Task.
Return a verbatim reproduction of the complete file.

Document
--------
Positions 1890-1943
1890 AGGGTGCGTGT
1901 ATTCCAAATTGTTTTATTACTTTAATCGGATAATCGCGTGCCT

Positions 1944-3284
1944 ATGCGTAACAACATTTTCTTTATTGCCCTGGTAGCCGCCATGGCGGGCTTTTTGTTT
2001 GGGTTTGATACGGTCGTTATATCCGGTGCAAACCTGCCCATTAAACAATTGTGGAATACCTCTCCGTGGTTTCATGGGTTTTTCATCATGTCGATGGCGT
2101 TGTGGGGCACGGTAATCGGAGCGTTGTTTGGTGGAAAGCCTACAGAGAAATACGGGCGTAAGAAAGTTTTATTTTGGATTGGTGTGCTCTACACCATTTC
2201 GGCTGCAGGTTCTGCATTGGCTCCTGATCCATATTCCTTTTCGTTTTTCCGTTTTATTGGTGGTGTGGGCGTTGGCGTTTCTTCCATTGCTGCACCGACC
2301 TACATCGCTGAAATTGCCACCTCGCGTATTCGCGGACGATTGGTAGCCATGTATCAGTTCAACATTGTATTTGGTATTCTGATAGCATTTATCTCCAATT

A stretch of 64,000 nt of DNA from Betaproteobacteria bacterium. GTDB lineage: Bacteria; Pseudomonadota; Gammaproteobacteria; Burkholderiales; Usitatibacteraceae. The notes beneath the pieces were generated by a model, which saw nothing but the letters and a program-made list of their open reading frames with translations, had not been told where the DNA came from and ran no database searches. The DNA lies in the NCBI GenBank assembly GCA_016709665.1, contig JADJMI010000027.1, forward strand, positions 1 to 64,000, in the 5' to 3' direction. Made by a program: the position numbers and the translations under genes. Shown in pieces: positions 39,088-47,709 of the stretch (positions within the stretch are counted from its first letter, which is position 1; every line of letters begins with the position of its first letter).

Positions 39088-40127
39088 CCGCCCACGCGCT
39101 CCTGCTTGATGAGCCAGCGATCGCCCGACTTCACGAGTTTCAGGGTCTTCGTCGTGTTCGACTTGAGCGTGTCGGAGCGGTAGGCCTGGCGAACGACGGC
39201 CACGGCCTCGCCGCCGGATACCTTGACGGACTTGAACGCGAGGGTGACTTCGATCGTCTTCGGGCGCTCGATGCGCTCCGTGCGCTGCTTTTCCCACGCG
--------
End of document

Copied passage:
Positions 1890-1943
1890 AGGGTGCGTGT
1901 ATTCCAAATTGTTTTATTACTTTAATCGGATAATCGCGTGCCT

Positions 1944-3284
1944 ATGCGTAACAACATTTTCTTTATTGCCCTGGTAGCCGCCATGGCGGGCTTTTTGTTT
2001 GGGTTTGATACGGTCGTTATATCCGGTGCAAACCTGCCCATTAAACAATTGTGGAATACCTCTCCGTGGTTTCATGGGTTTTTCATCATGTCGATGGCGT
2101 TGTGGGGCACGGTAATCGGAGCGTTGTTTGGTGGAAAGCCTACAGAGAAATACGGGCGTAAGAAAGTTTTATTTTGGATTGGTGTGCTCTACACCATTTC
2201 GGCTGCAGGTTCTGCATTGGCTCCTGATCCATATTCCTTTTCGTTTTTCCGTTTTATTGGTGGTGTGGGCGTTGGCGTTTCTTCCATTGCTGCACCGACC
2301 TACATCGCTGAAATTGCCACCTCGCGTATTCGCGGACGATTGGTAGCCATGTATCAGTTCAACATTGTATTTGGTATTCTGATAGCATTTATCTCCAATT

A stretch of 64,000 nt of DNA from Betaproteobacteria bacterium. GTDB lineage: Bacteria; Pseudomonadota; Gammaproteobacteria; Burkholderiales; Usitatibacteraceae. The notes beneath the pieces were generated by a model, which saw nothing but the letters and a program-made list of their open reading frames with translations, had not been told where the DNA came from and ran no database searches. The DNA lies in the NCBI GenBank assembly GCA_016709665.1, contig JADJMI010000027.1, forward strand, positions 1 to 64,000, in the 5' to 3' direction. Made by a program: the position numbers and the translations under genes. Shown in pieces: positions 39,088-47,709 of the stretch (positions within the stretch are counted from its first letter, which is position 1; every line of letters begins with the position of its first letter).

Positions 39088-40127
39088 CCGCCCACGCGCT
39101 CCTGCTTGATGAGCCAGCGATCGCCCGACTTCACGAGTTTCAGGGTCTTCGTCGTGTTCGACTTGAGCGTGTCGGAGCGGTAGGCCTGGCGAACGACGGC
39201 CACGGCCTCGCCGCCGGATACCTTGACGGACTTGAACGCGAGGGTGACTTCGATCGTCTTCGGGCGCTCGATGCGCTCCGTGCGCTGCTTTTCCCACGCG